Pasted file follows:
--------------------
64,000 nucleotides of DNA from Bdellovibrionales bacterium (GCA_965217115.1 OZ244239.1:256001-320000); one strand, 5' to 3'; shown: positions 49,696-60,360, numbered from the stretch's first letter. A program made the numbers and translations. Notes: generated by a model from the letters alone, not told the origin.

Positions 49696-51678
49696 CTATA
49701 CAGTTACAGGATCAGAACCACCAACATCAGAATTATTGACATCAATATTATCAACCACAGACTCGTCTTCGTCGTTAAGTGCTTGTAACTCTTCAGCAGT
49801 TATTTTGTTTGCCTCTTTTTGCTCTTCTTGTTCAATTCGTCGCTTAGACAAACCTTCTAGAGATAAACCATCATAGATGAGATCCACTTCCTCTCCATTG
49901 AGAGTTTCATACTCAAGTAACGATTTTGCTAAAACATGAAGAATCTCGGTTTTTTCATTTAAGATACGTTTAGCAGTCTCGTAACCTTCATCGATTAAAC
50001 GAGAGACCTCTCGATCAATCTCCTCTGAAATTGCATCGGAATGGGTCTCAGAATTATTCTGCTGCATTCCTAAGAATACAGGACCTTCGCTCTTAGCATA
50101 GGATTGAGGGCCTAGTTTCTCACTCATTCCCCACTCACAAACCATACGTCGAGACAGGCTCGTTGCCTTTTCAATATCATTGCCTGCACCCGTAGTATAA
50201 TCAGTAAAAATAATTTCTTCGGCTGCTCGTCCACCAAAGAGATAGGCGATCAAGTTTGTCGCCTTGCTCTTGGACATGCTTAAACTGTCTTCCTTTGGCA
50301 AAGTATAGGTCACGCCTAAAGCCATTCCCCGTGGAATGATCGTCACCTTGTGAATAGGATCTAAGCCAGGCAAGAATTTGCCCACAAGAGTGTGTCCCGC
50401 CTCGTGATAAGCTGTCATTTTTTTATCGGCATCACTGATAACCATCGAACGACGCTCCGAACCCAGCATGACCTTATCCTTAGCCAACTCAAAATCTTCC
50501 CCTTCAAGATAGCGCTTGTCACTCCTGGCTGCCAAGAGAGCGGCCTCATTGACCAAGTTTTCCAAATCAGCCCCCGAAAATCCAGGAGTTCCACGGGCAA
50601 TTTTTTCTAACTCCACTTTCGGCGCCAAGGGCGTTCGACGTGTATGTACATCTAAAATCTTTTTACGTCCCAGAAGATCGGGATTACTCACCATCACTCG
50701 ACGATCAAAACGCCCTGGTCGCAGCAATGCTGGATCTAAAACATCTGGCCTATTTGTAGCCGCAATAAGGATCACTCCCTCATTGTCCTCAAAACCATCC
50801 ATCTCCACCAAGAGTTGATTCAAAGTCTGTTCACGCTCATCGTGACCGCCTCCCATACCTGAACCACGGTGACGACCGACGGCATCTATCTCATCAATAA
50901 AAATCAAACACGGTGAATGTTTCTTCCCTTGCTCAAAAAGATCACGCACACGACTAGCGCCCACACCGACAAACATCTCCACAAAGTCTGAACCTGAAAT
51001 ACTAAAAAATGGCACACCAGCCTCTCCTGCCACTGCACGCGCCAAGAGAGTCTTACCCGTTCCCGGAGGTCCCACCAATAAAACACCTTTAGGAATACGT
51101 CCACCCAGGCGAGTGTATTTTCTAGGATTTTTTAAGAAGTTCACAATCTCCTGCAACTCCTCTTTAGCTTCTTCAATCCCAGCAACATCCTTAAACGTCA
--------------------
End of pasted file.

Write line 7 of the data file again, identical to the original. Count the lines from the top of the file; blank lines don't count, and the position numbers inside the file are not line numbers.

50001 GAGAGACCTCTCGATCAATCTCCTCTGAAATTGCATCGGAATGGGTCTCAGAATTATTCTGCTGCATTCCTAAGAATACAGGACCTTCGCTCTTAGCATA